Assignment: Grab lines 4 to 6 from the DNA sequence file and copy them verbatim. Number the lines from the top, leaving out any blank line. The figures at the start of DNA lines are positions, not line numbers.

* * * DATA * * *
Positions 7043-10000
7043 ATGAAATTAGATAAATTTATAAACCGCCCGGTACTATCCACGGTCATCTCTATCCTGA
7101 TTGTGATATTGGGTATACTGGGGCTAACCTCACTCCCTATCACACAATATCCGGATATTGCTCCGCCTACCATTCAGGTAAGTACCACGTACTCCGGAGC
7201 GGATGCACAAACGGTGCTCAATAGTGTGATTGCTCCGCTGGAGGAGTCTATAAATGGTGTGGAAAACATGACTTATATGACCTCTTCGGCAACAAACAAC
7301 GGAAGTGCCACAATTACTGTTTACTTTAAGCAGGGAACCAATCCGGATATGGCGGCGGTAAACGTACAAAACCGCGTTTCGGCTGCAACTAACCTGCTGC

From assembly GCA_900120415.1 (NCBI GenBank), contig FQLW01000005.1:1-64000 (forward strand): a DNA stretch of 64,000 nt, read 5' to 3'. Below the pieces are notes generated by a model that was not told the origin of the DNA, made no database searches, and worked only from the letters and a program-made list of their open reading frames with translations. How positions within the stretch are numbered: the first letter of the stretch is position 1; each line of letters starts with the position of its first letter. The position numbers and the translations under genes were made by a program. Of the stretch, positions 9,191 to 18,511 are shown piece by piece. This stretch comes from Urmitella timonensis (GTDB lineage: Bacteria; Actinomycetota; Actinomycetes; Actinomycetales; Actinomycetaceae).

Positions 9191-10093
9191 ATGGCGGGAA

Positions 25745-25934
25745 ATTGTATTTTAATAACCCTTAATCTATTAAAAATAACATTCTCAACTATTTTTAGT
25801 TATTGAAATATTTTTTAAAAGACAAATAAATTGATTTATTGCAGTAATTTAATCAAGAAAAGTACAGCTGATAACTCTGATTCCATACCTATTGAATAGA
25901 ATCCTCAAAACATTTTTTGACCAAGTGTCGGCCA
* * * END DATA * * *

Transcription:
7201 GGATGCACAAACGGTGCTCAATAGTGTGATTGCTCCGCTGGAGGAGTCTATAAATGGTGTGGAAAACATGACTTATATGACCTCTTCGGCAACAAACAAC
7301 GGAAGTGCCACAATTACTGTTTACTTTAAGCAGGGAACCAATCCGGATATGGCGGCGGTAAACGTACAAAACCGCGTTTCGGCTGCAACTAACCTGCTGC

From assembly GCA_900120415.1 (NCBI GenBank), contig FQLW01000005.1:1-64000 (forward strand): a DNA stretch of 64,000 nt, read 5' to 3'. Below the pieces are notes generated by a model that was not told the origin of the DNA, made no database searches, and worked only from the letters and a program-made list of their open reading frames with translations. How positions within the stretch are numbered: the first letter of the stretch is position 1; each line of letters starts with the position of its first letter. The position numbers and the translations under genes were made by a program. Of the stretch, positions 9,191 to 18,511 are shown piece by piece. This stretch comes from Urmitella timonensis (GTDB lineage: Bacteria; Actinomycetota; Actinomycetes; Actinomycetales; Actinomycetaceae).